click here to view current games     |     click here to view current games     |     click here to view current games     |     click here to view current games     |     click here to view current games     |     click here to view current games     |     click here to view current games     |     click here to view current games     |     click here to view current games

TWO MINUTES FOR OFFICIATING – THE NEED TO CHANGE AND ADAPT

by Dan Carle

This is the 2nd installment in a content series that focuses on the revamped OHA Officiating Program

NHL referee Greg Kimmerly #18 at American Airlines Center on February 11, 2011 in Dallas, Texas. (Photo by Ronald Martinez/Getty Images)

The world, at least through the lens of the Ontario Hockey Association, needs more zebras. And greater care paid to them.

Currently, the OHA roster of referees is expanding, along with collective minds towards more feeding of the mind for up-and-comers than strictly often critical evaluations.

A softer communications approach than kicking a garbage can.

“We need to have officials improve,” said Rick Morphew, the OHA Director of Officiating.  “No-one likes to not improve and not have a chance to be selected to work championships at the end of the year.”

The Association is making changes as part of a sweeping commitment to recruit, support and train the latest wave of on-ice arbiters, for without whom there would be no games.

“We are a necessary evil. We know that,” said Greg Kimmerly, who refereed 1,138 games in the NHL and is paying this vast athletic and human experience forward by pushing officiating programming including video to shepherd new referees along.

“Officiating has traditionally been evaluation, evaluation, evaluation. And you would get: “That’s a bad hooking call.” And the official would ask why. And the officials evaluator would say: “Because I said so,” Kimmerly said.   

“Where we want the officials to get to is: ‘Tell me why you made that hooking call?’”

“We may get: “To be honest, I was blocked out by the goalie.” Now the issue is you didn’t have proper positioning.”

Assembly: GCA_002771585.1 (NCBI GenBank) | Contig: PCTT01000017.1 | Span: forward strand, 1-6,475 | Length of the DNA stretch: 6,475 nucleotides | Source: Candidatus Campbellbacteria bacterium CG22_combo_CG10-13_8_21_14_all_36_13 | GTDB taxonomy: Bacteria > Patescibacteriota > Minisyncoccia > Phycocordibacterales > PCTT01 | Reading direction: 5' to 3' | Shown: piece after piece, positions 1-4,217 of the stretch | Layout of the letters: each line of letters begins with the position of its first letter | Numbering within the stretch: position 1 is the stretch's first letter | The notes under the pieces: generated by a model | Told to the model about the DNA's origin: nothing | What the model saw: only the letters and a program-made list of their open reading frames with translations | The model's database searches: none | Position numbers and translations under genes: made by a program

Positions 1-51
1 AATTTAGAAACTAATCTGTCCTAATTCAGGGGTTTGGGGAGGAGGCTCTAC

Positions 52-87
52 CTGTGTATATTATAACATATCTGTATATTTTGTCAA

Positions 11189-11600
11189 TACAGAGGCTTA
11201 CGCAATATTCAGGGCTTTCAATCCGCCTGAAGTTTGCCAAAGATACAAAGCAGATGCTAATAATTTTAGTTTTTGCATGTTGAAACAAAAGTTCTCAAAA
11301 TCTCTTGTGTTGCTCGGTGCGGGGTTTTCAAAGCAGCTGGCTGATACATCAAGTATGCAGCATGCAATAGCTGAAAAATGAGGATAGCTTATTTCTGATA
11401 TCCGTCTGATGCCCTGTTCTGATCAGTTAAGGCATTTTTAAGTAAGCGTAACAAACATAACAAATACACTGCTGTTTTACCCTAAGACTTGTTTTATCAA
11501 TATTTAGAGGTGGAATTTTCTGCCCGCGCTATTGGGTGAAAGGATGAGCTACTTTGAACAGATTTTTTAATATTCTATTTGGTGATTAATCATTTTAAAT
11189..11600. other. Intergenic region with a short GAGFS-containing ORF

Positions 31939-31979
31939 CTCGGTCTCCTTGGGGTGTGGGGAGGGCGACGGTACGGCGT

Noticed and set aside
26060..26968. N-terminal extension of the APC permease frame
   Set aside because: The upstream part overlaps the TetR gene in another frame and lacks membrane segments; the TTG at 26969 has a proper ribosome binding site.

The push is on to attract graduating junior level hockey players who will not be pursuing playing to fill the now less-critical need for – well – ideally well-positioned whistleblowers.

There are currently about 470 referees across the OHA. Two years ago it was around 320.

“They already know how to skate. They just have to learn the rules of the game differently from being a player,” said Morphew. “And they have to learn not to watch the player, for the purpose of seeing how good the play was, or how nice a pass – but – ‘there’s three guys inside the blueline. I should be blowing that down.’”

Kimmerly, Morphew and former NHL referee Craig Spada are helping evolve the OHA officials development program to include future rules discussions, video sessions, and virtual seminars.

“I would have enjoyed that as an official for the 30 years I was in the OHA,” said Morphew.  “It would have been nice to have something like that.

“You’re not there to kick the garbage pail. When I went through, this is what supervision was. You can’t do that with today’s young people.

“It’s all plusses – but people have to realize that change is good.”

For Kimmerly, who is also head of Men’s hockey operations for Ontario University Athletics, Director of Player Safety for the OJHL, and an officiating coach with the International Ice Hockey Federation, it’s simple.

“We want to break it down the same way a coach does.”

After a start in the Weston House League and rarely ever saying no thereafter when called to work a game, Kimmerly has turned retirement of his whistle into a second career in communications skills and leadership development.

He is among the first to confirm, in conflict if you practice the delicate balance of being firm but fair and communicating calmly, applying these skills off the ice can reap big rewards. “You can put off conflict but you can’t avoid conflict. You have to circle back and address it,” Kimmerly said. “That’s the best way to gain respect of the participants in the game.”

Share This Article

OHA YOUTUBE